3. More time should be spent in translating the katha (sermon) of the Gyaniji into English. The main theme (chorus line) of each shabad should also be translated. And it is very important to explain the traditions in the Gurudwara, such as why we bow our heads before the Guru Granth Sahib or why the Parshad is cut into 5 parts before it is served. If these things are not explained, they will become empty and mechanical rituals, the same type of rituals which Sikhism was meant to free humanity from in the first place. Also, there should be Punjabi and Kirtan classes in the Gurudwara after the religious function and the langar are over. Hopefully, one day the children will not need translations into English and will instead understand the true meanings in the language and idioms of the Gurus. Every

Sikh child should know both Punjabi and Gurmukhi.

  1. A specific time should be set aside after the langar for kids to have discussion sessions. Any and all questions should be asked in them, from the troubles of growing up in the West, to the situation in India. Adults can meditate if the children want them to do so.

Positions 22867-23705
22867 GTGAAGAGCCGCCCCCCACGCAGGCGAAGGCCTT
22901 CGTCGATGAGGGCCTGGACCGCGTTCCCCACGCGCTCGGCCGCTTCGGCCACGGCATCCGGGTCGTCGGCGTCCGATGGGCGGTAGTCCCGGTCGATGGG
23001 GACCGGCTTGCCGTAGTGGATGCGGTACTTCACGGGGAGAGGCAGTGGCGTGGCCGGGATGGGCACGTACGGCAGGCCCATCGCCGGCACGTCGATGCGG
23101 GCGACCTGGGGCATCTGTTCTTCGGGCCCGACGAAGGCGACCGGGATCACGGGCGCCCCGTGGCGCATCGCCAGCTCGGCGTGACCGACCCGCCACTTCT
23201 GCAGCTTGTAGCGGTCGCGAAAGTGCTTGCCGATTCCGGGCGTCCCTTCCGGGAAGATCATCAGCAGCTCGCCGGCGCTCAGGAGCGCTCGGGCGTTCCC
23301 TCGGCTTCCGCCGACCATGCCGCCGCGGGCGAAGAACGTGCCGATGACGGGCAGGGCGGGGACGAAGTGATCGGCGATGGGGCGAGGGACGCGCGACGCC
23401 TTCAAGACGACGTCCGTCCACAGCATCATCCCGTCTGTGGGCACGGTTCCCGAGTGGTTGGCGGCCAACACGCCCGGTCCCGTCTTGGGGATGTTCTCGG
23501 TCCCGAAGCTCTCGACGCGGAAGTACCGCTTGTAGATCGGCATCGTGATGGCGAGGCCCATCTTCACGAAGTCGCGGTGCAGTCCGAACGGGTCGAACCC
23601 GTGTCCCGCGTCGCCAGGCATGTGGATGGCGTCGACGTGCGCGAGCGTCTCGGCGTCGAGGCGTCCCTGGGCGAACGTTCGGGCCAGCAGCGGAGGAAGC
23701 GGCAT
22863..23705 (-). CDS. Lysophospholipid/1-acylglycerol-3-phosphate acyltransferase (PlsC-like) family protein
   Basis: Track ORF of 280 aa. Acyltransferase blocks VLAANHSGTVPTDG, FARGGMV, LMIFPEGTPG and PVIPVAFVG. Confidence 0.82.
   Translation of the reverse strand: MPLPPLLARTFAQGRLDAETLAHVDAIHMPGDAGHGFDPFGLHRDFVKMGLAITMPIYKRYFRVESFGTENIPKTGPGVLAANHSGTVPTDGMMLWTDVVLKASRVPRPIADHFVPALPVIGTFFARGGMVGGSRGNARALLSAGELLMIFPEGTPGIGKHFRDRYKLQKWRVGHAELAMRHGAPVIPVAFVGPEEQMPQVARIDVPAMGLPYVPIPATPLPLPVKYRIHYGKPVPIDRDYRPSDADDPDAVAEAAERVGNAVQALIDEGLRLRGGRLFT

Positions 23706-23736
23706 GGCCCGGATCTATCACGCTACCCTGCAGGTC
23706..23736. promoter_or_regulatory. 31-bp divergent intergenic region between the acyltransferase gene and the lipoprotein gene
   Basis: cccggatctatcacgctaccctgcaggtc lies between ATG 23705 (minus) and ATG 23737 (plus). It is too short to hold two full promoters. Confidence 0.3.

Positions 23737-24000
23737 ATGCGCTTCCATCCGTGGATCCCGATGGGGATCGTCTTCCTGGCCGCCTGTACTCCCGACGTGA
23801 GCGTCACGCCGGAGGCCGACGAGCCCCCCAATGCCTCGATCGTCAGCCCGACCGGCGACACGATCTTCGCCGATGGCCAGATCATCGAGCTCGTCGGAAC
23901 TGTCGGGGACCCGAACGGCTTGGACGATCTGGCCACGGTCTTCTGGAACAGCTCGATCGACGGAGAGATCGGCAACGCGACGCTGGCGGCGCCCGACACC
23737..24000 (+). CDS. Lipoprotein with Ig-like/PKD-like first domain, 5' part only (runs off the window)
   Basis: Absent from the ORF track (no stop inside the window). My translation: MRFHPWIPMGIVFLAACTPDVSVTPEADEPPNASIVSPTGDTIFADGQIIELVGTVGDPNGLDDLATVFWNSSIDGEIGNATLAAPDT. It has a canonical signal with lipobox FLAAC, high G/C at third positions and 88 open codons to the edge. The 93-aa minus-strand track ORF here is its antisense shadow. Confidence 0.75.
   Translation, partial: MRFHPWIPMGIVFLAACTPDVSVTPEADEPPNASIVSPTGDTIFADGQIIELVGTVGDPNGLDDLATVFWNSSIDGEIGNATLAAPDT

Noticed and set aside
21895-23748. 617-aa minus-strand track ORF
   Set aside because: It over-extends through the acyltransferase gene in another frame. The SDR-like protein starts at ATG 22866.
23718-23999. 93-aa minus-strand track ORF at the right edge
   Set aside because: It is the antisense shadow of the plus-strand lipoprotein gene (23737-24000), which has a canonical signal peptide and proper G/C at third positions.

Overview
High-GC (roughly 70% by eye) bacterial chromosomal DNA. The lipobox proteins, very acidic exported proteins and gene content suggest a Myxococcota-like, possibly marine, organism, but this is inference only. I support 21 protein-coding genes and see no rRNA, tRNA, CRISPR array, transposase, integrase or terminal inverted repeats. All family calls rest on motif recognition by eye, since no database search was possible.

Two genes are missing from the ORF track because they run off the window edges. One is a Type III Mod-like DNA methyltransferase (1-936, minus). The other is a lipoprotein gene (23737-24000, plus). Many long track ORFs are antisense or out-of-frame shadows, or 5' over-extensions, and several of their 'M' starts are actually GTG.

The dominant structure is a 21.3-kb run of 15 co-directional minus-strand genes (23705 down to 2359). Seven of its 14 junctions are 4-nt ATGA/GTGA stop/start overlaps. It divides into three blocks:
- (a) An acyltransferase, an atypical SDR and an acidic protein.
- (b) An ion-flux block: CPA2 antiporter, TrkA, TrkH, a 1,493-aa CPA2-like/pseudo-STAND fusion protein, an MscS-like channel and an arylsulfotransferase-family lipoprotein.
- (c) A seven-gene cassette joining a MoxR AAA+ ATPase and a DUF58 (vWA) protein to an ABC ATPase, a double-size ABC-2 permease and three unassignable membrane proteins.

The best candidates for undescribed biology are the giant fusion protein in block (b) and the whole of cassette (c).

2. Once or twice a year (more frequently if it becomes popular) there should be a kid’s day. On that day, the entire Gurudwara program, from the bringing in of the Guru Granth Sahib, to the cooking of the langar, should be carried out by the kids. Adults can assist with the cooking, etc. if their help is needed.


  1. One of the most frequently voiced opinions from the youth was that the religious function should be kept separate from all politics. There is much merit in this suggestion, otherwise why would respected Guru Hargobind Ji himself create a separate building, the Akal Takht, for worldly and political affairs of the Panth? In view of the fact that many persons are turned away from coming to the Gurudwara, due to the holding of political discussions there, we suggest that a separate room should be used for such discussions and meetings. If no separate room is available, then all such meetings and speeches should be allowed only after the Guru Granth Sahib has left the room and langar is over.